The PEACE GAMES guide is designed to help teachers to integrate games into the classroom. The guide presents how analogue and digital games can be used as tools in the field of education for improving democratic culture and peace related competences.
During the Peace Games project, the games in the Peace Games Catalogue were tested in schools, universities and educational institutions in six different countries (Austria, France, Germany, Italy, Malta, Spain) with the aim to identify which positive impact selected games can have on young people in developing and increasing competences and skills for peace-related democratic culture.
The guiding research questions were:
Q1: How can game play activity be successfully used for developing peace related competence and acquisition in different learning settings?
Q2: What are the factors of success for game-based teaching of peace related competence?
For this guide a variety of selected piloting example settings were chosen to show possible applications for the use of games for the acquisition of peace competences. The guide addresses problems that arise when integrating games and play-session into everyday school practice and how best to work with available resources. Based on the results of the piloting and
thematic grouping of the games, the guide also presents some guidelines for teachers to support them in the uptake and implementation of games in everyday teaching.
As research shows, games and game elements are effective means to increase motivation, communication and inclusion of students. Besides the fun factor they also show positive effects on socialisation as well as problem solving skills and acquisition of a wide range of competences. The importance of strengthening peace capacities through game-based learning is also reflected in the Declaration for Joint Advocacy “Manifesto for peace education as a public good”.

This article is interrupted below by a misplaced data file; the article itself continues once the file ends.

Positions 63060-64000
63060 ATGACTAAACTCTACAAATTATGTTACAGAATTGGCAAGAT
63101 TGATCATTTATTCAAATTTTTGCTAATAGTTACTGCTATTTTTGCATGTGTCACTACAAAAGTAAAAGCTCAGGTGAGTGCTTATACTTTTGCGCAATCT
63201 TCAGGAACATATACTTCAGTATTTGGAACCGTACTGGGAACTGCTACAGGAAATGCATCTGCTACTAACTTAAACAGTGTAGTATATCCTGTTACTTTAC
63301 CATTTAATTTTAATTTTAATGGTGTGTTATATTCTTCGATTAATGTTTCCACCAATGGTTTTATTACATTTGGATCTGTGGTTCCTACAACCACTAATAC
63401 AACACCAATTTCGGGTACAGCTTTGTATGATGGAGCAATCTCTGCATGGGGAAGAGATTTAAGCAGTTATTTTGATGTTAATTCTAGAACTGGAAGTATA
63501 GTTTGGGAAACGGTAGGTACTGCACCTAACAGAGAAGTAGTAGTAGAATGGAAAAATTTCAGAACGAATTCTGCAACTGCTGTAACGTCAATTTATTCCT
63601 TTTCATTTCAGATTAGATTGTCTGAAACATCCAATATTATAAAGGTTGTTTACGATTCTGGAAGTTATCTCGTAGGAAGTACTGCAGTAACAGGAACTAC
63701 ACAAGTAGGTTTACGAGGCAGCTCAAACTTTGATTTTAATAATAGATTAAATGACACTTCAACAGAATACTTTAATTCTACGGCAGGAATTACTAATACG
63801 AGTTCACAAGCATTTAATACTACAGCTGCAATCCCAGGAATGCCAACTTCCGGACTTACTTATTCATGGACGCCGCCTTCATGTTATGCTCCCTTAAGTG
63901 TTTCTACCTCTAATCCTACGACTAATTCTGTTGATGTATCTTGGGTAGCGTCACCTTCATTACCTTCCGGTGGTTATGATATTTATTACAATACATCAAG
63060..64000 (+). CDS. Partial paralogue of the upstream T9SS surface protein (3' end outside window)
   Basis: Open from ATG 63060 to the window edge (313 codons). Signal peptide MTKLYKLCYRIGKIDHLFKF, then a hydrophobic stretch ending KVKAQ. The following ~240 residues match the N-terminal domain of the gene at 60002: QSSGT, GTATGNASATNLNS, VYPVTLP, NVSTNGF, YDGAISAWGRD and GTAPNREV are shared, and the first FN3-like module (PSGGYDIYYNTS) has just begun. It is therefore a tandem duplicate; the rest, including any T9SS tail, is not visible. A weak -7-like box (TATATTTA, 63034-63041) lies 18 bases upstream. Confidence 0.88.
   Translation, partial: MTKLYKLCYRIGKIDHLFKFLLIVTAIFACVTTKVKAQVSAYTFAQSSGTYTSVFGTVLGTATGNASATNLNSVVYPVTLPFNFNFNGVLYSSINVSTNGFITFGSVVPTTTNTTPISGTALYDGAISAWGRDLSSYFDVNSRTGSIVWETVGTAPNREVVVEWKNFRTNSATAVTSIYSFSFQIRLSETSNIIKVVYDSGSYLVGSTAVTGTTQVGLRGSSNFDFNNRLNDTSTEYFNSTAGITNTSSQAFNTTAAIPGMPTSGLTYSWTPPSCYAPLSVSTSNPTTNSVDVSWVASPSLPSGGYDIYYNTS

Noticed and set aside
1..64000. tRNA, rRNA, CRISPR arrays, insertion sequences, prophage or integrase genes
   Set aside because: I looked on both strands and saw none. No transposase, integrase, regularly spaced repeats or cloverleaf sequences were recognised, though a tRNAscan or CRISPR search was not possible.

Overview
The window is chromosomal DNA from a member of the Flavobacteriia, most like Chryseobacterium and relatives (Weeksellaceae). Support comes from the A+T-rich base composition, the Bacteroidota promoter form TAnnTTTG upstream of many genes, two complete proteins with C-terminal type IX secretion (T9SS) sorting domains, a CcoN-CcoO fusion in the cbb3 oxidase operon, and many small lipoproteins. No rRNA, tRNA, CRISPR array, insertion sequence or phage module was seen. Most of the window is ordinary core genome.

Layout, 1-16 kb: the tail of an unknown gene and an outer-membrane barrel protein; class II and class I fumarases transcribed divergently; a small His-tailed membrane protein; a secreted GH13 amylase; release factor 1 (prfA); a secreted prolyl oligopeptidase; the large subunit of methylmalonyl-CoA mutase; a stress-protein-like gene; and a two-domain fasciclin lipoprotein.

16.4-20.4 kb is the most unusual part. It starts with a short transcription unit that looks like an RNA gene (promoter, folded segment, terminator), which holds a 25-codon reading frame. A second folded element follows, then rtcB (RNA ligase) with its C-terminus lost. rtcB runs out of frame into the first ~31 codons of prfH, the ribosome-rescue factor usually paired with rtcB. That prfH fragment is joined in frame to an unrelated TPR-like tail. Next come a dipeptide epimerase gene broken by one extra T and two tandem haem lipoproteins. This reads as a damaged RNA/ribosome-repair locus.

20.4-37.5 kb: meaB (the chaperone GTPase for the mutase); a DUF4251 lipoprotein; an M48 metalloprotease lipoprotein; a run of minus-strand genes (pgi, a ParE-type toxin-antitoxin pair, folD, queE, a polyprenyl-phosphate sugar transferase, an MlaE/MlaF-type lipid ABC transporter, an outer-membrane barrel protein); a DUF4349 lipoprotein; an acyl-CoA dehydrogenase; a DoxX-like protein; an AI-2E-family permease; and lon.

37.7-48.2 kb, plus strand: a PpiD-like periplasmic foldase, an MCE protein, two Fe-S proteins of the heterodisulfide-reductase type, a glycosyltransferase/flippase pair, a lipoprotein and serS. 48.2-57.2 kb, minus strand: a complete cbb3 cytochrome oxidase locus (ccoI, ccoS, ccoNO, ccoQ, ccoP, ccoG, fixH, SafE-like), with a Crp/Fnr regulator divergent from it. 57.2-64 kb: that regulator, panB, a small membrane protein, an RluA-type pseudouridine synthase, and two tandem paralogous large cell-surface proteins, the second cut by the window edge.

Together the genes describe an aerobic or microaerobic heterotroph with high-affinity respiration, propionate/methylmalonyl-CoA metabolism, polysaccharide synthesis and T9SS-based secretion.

Games have a long history, but they do not only serve to pass the time – even the two ancient heroes Achilles and Ajax used to pass the time between their breaks in battle by playing a board game – but they can also consciously contribute to the promotion of various competences. Games can contribute to the development of civic, democratic and social skills by harnessing the full potential of game-based learning in formal and informal settings. In the last decades, a multitude of cooperative games have been developed, but rarely specifically for the educational sector.
The roadmap is a tool to give inspirations and help you through the process of designing or adapting games with impact. The roadmap comes with a set of printable cards which support the creative process and helps with integrating
peace related competences as essential part of the game play.
After reading the introductory document the cards can be used as a starting point to gain ideas in a group but also for a one-person challenge. The cards consist of a set of ideation cards where target group and game mechanics can be defined, a set of competences cards and a set of game scope cards that can
be used for evaluation of the designed game.